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Draft law to close loophole on cultural heritage

A puppeteer from Pingyang in Zhejiang province puts on a show in November at an exhibition featuring examples of China's intangible cultural heritage in Hangzhou, capital of the province. [Li Zhong / for China Daily]

Overseas organizations may not be allowed to conduct surveys on China's intangible cultural heritage without the accompaniment of at least one local representative, according to the country's first draft law on the protection of intangible assets.

The draft was submitted on Monday to the Standing Committee of the National People's Congress (NPC), the country's top legislature, for its second reading as its bimonthly session began.

The draft law stipulates that overseas organizations wishing to conduct a survey on intangible cultural heritage must ally themselves with at least one Chinese culture regulatory agency as a local partner.

Written approval is also required to be obtained from local authorities at the provincial level or above before an overseas survey team can carry out fieldwork in China.

The draft law further stipulates that individuals from outside China must report to local authorities at the county level or above about their plans to carry out a survey on intangible cultural heritage and obtain approval before they begin.

Foreign organizations and individuals who violate the law may face fines ranging from 100,000 yuan ($15,000) to 500,000 yuan, according to the draft.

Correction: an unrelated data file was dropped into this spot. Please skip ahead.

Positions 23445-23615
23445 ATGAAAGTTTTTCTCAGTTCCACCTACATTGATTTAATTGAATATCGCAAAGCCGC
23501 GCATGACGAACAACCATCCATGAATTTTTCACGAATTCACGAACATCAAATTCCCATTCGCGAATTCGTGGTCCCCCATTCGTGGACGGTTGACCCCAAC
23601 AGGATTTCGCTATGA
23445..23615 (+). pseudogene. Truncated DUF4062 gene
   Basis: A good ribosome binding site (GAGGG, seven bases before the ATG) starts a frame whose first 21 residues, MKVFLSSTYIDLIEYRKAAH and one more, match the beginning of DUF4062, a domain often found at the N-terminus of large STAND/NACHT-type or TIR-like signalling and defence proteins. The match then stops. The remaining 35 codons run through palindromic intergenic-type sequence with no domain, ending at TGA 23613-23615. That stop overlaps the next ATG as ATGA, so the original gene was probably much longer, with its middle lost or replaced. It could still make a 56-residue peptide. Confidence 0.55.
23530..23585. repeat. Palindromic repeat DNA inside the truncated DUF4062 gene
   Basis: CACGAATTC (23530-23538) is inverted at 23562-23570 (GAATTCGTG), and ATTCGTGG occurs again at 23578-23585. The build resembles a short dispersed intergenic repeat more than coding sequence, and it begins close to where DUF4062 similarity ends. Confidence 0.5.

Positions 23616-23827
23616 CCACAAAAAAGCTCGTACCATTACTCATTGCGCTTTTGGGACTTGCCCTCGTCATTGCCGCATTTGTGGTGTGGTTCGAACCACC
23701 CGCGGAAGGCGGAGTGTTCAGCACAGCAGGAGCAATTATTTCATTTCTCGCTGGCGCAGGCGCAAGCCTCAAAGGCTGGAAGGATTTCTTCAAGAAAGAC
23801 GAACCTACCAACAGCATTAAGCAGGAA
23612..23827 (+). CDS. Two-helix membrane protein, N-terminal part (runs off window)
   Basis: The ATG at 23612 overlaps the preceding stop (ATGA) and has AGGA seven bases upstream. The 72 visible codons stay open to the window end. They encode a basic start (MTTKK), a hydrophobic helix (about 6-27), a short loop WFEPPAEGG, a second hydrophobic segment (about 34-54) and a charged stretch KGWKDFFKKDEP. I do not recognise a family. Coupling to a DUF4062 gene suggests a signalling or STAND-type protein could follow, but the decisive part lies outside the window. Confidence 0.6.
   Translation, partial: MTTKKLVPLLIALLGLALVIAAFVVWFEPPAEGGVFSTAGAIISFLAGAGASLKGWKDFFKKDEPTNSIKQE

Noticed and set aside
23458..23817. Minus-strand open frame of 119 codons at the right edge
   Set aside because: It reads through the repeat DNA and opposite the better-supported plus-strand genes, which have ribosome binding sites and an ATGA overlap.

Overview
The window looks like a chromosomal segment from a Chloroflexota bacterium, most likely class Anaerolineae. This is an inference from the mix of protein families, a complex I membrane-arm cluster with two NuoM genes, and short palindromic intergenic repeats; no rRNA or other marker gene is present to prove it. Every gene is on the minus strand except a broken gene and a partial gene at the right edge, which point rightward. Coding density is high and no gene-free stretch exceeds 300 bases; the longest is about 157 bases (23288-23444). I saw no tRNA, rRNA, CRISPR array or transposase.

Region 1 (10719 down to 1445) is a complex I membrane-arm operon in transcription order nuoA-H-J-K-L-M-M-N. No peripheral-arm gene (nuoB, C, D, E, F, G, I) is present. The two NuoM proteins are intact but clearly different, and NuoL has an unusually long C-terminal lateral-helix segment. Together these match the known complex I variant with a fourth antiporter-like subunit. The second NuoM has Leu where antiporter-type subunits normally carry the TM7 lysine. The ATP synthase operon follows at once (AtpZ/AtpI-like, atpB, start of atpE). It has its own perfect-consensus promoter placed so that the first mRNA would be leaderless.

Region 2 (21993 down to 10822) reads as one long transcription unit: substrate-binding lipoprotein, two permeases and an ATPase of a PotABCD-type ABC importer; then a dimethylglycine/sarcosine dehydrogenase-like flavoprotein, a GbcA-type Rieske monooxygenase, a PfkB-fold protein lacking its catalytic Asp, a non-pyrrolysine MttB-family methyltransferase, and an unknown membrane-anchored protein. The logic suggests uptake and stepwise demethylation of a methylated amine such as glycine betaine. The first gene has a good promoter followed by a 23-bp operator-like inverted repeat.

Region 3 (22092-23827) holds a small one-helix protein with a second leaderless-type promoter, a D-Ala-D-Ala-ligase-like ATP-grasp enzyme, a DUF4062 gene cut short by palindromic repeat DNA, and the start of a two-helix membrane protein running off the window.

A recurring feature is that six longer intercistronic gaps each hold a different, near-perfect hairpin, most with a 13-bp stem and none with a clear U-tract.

Intangible cultural heritage in the draft law refers to traditional, oral literature, rituals, arts, skills, sporting activities and festivals.

The ban on unapproved foreign surveys of the country's intangible cultural heritage was added to the draft law in response to the concerns of some legislators and local governments over the first version submitted for reading in August, said Li Chong'an, deputy director of the NPC Law Committee.

The first version of the draft said government approval must be obtained for surveys on intangible cultural heritage jointly conducted by Chinese institutes and foreign organizations, but did not specifically prohibit foreign organizations and individuals from carrying out surveys on their own.

Source: China Cultural Industries

Source: China Cultural Industries
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